Hi, I’m Dave Larson—@TweetSmarter. I help people find great tools and use social media well. I’m the ex-VP of marketing for BufferApp, Klout usually in the 80’s, CEO of management consulting firm Oppora. Want to build this project or something like it? Let me know and I’ll help promote it!
Ever Made a Game of Tracking Your Progress?
It’s a great motivational boost, among other benefits, isn’t it? And there are lots of apps, like time-tracking apps, that try to help.
But many people have trouble tracking things, even with the help of apps, for reasons such as:
- ADD-like issues;
- Difficulty or fear of learning new tools;
- Being constantly interrupted;
- Time- and project-tracking tools too complicated for average users.
Sure, anyone can click a “start tracking” button. But what happens next?
I’ve got a solution, I’d love to share it with the world, and possibly help a developer build a business around it.
I’ll explain the problem by way of describing my solution.
I and everyone I have talked to would pay for the solution I’m about to describe.
Have a single-click interface. One button.
I already have easily implemented this on an Excel spreadsheet.
Click the button, and it records and stops tracking one item, and starts tracking another, or simply starts the first item of the day. (I’ll explain how the item is tagged in a moment.)
If you forget to click at the right time, a back arrow on the left edge lets you jump back in 1-minute increments to when the change between tasks happened. A forward arrow on the right edge lets you move forward in time. (Smaller arrows to the right and left could allow moving in 15-second increments.) A timer appears below the button so you can see total time as well as start time.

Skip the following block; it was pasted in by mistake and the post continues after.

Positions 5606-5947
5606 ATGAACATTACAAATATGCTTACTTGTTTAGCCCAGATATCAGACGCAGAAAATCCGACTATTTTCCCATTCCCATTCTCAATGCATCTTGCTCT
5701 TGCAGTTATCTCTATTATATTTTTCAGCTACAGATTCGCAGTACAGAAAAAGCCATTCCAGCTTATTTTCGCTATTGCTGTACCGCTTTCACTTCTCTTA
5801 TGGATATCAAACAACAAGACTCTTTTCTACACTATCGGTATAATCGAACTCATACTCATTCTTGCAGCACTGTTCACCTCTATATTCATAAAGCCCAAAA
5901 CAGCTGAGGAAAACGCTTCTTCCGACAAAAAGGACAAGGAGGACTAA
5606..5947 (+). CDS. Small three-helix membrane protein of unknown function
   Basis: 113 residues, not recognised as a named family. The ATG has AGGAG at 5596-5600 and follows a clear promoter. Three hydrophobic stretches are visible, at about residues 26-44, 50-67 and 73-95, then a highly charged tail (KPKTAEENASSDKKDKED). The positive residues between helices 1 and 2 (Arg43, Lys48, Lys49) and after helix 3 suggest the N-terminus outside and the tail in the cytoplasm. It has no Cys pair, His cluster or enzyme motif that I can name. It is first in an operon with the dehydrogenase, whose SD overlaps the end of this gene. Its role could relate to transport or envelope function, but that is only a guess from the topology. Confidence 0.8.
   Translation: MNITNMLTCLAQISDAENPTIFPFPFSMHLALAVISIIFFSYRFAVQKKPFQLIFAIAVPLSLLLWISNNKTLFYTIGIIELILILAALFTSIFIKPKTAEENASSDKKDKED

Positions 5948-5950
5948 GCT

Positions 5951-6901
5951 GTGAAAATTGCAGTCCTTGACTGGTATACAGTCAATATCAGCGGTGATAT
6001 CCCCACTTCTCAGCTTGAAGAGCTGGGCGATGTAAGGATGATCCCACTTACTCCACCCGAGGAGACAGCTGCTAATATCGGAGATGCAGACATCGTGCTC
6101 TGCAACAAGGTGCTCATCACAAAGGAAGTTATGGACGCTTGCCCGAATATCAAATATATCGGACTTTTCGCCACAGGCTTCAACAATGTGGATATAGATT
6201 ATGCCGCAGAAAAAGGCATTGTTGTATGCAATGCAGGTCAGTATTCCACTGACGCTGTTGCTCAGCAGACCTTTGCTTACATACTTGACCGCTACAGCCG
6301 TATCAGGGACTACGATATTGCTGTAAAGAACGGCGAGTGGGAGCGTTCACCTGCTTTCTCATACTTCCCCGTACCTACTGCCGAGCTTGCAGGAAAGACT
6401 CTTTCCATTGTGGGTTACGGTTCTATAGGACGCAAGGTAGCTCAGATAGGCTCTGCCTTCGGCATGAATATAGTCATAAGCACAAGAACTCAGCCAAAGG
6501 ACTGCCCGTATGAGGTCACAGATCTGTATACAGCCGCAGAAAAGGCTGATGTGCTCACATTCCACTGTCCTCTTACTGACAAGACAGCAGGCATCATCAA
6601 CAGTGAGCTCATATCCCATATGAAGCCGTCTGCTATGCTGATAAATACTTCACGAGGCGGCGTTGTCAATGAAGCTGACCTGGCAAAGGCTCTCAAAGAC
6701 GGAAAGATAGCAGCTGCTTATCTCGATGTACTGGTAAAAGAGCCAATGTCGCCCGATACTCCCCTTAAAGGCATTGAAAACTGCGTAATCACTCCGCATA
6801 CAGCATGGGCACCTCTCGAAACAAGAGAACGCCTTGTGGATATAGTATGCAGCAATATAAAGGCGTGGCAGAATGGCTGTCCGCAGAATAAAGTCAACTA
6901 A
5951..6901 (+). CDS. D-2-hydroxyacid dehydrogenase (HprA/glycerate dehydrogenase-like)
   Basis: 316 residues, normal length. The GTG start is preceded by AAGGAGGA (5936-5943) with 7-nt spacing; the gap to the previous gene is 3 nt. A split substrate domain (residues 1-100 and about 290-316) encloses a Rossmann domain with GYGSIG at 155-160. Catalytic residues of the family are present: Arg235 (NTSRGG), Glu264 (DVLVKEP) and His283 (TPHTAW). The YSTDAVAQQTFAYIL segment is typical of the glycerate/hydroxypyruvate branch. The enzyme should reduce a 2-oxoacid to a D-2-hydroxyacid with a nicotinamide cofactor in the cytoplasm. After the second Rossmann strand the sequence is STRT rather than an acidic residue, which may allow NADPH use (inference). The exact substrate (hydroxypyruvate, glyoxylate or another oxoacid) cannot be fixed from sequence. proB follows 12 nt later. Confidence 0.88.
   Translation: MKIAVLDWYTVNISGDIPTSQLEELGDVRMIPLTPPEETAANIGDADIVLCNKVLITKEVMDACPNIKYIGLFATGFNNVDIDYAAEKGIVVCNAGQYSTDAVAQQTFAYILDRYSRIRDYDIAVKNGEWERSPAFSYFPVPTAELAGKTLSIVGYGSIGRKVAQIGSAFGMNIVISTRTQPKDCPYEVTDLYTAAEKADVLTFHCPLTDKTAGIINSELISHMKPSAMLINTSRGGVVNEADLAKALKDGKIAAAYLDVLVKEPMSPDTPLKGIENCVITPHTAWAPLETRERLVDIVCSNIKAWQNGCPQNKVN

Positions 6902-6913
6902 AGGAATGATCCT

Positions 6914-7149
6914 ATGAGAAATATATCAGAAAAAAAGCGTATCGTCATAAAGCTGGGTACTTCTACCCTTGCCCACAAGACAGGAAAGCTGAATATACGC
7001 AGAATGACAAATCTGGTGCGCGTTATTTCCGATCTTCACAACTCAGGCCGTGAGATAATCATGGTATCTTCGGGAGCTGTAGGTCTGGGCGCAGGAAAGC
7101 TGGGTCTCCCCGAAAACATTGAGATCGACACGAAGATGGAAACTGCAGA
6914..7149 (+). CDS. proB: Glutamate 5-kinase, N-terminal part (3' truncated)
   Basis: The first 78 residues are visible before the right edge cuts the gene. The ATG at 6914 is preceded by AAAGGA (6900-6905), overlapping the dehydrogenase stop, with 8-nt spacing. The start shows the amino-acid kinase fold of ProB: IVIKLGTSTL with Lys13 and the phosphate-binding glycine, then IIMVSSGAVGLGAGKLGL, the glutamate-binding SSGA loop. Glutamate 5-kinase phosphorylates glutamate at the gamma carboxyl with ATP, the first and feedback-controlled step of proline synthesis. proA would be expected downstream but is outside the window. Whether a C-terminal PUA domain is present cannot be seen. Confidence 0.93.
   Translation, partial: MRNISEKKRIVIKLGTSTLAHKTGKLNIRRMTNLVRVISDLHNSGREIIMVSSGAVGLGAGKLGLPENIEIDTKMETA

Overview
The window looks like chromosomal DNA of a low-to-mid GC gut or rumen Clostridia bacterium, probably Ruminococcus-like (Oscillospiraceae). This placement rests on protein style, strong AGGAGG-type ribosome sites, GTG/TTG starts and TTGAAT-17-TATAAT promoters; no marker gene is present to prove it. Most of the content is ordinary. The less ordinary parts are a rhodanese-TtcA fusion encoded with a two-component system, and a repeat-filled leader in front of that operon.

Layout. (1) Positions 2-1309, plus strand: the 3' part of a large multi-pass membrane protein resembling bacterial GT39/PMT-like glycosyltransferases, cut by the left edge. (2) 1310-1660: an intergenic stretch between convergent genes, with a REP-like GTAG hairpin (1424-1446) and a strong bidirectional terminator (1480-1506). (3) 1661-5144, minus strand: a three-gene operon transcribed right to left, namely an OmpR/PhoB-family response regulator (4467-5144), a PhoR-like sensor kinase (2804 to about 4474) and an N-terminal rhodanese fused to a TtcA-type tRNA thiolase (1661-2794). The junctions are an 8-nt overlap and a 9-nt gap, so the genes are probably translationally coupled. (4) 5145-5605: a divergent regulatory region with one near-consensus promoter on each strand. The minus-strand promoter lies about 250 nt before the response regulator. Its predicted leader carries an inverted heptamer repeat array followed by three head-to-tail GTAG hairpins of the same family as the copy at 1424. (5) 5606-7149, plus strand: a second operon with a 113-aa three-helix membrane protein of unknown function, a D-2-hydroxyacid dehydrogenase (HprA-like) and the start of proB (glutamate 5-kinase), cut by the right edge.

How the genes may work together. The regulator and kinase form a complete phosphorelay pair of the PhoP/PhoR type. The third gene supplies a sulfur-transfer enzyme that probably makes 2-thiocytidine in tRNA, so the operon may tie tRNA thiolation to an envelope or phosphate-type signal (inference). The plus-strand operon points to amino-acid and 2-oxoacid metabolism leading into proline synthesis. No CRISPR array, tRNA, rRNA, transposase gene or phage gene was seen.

Ever notice how most people use the “instant time” button on their microwave (mine goes up in 1-minute increments), instead of setting a particular time? Even when it means they have to stop it before its overdone? The convenience of a single button press with almost no associated thought is very compelling.
This solves important problems that no one else is solving.
The learning curve of one button is next to nothing: Click it to start tracking, click it again when you do something different.
Why is it so important that this be made easy, that you don’t have to stop one thing and then set up another before continuing?
Because if you have ADD-like issues or get interrupted a lot, there is insufficient focus or time to consistently stop one item and and assign and begin tracking a new item in the tracking interface.
► Without consistency, the results will be invalid, and usage won’t continue. No one who has trouble with a tracking interface in the first place wants to spend time trying to fix the results throughout and at the end of every day.
This solves issues whether your interruptions/tasks come via browser, installed software, phone or in-person. Most apps that try to make tracking more seamless rely on tracking what’s happening on your computer, but that ignores phone and in-person interruptions and tasks, and some, like RescueTime, need a lot of interpretation later.
How Do You Know What You Are Tracking?
When you click the button, tags/task classifications (which can also include client names) drop down from a menu to the right of the button. Click one to choose, or hover and detailed sub-classifications fly out as choices.
At any point you can click to change the tag on any tracked task, or add a sub-tag from the fly out menu for more detail.
This has been huge for me, but I want to share it with my team…and the world
Interested, want to help, or want updates on this project?
What are the benefits of tracking?
These typically include:
- Solving the right problem: Believe you’re putting in 8x time but it’s really only 3x? Something will change.
- Control from game motivation: You now have a bar on a chart that you control. Make it taller and unlock new achievements.
- Commitment support: It’s now easy to engage others in helping. You have a progress measure you can publicly share and commit to.
And much more. Tracking benefits are mentioned throughout much of the literature on self- and time-management.